Tuesday, December 4, 2007

Ernst & Young Manager Training

Last week I was fortunate enough to attend Ernst & Young’s annual new manager training in Orlando Florida. Typically when I hear of such events I can only muster up so much enthusiasm as large events typically fall flat when it comes to quality. I mean when I heard over 1400 people were going to be there, for this three day event, I just had this awful feeling that it was going to be a waste of time and no fun at all. I can honestly say that I was not only pleasantly surprised by how much fun I had but I was amazed at the quality put into the festivities. From the keynote speakers to the evening activities…Everything was top notch all around.

There were several highlights for me personally. First, I was extremely impressed by the firms Global Vice Chair of Strategy, Communications and Regulatory Affairs, Beth Brooke. What a firecracker she was! Her insight and candor had me captivated for her entire speech. She has been recognized by Forbes as one of “The Worlds Top 100 Most Powerful Women” and it was pretty easy to see why. Just to put things into perspective for you…Queen Elizabeth is also on that very same Forbes list…Oh and by the way…Beth is ranked higher.

Secondly, my most favorite presenter of the seminar was that of Curt Coffman. Curt is an expert on Business Strategy and former practice leader of the Gallup Organization. He’s consulted for 22 years to a large number of the Fortune 500 companies and is the author of the best seller “First, Break all the rules: What the worlds greatest manager do differently”. The core of his content revolved around everyone’s inner strengths and how they should be cultivated into order to produce desired results in business. In other words, you should focus and enhance what your good at and only spend a minimal time on your weaknesses. It may sound a bit counterintuitive but there is sound logic in such an argument.

Prior to the event, everyone was sent a book called: “Now, Discovered your strengths” which complimented Curt’s lecture. The book itself was highlighted by an online web survey that everyone was to complete. The output of the survey was a trend analysis of your top five strengths (out of a possible thirty four) based on how you answered the survey. In case you’re wondering…My top 5 strengths are as follows: Restorative, Harmony, Individualization, Input and Arranger. Click here to see my personal report. At first blush I was not impressed with the findings at all. But after reading the book and diving a bit deeper into the actual meaning of each strength; I now find myself agreeing with the assessment after a little personal scrutiny.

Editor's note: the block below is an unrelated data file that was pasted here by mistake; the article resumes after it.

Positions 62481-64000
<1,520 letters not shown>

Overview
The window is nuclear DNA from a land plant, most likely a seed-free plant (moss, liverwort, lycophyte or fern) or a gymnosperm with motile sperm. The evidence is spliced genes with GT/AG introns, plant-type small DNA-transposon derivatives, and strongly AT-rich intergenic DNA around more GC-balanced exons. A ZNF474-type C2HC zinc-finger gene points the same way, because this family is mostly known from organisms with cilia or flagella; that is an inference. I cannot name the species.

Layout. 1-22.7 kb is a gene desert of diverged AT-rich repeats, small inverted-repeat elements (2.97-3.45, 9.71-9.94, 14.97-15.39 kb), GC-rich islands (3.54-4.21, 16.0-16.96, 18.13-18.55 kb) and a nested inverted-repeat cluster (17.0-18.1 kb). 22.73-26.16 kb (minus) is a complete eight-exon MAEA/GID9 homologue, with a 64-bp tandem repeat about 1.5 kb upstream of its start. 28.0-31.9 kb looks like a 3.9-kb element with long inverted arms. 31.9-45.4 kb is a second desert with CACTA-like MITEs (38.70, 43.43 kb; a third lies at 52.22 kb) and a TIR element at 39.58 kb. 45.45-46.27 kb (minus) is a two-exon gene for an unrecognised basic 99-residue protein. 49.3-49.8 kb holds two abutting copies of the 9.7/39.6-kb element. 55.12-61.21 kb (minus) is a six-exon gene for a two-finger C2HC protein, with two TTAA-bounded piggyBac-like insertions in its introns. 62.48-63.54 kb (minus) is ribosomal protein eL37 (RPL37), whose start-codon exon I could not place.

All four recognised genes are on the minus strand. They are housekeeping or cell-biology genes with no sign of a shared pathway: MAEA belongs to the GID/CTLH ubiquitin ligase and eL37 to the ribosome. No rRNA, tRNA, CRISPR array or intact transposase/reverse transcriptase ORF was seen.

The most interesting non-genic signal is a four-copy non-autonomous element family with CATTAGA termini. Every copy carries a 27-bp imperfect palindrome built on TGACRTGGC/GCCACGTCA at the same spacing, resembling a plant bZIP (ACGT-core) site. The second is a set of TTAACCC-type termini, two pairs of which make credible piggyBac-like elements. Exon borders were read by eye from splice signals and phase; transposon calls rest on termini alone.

The content itself was logical but nothing groundbreaking for me. What really captivated me was the manner in which the content itself was delivered. It was almost poetic. His presentation skills were nearly flawless. I was especially impressed with his timing and dynamic storytelling capabilities. At one point during his presentation, there was a technical malfunction on the stage where the lights and teleprompter (he was referencing it as a guideline) shut down completely. He just calmly walked into the crowd of 1400 people and continued the lecture un-phased. It was brilliant.

Outside of the daily general lectures and classroom workshops, the evenings were chalked full of excitement. The first night was casino night where I received a first class education in how to lose at poker gracefully. The second night was capped off by an evening out at Universal Studios where E&Y rented out half of the theme park just for us. Believe me when I tell you that it was just as impressive as it sounds. World class lecturers, interactive classroom sessions, networking opportunities, food and alcohol all created a very memorable and worthwhile three days for me. Just like I’m sure it did for many others in attendance. My hat goes off to the many organizers who helped make the event possible. Job well done…

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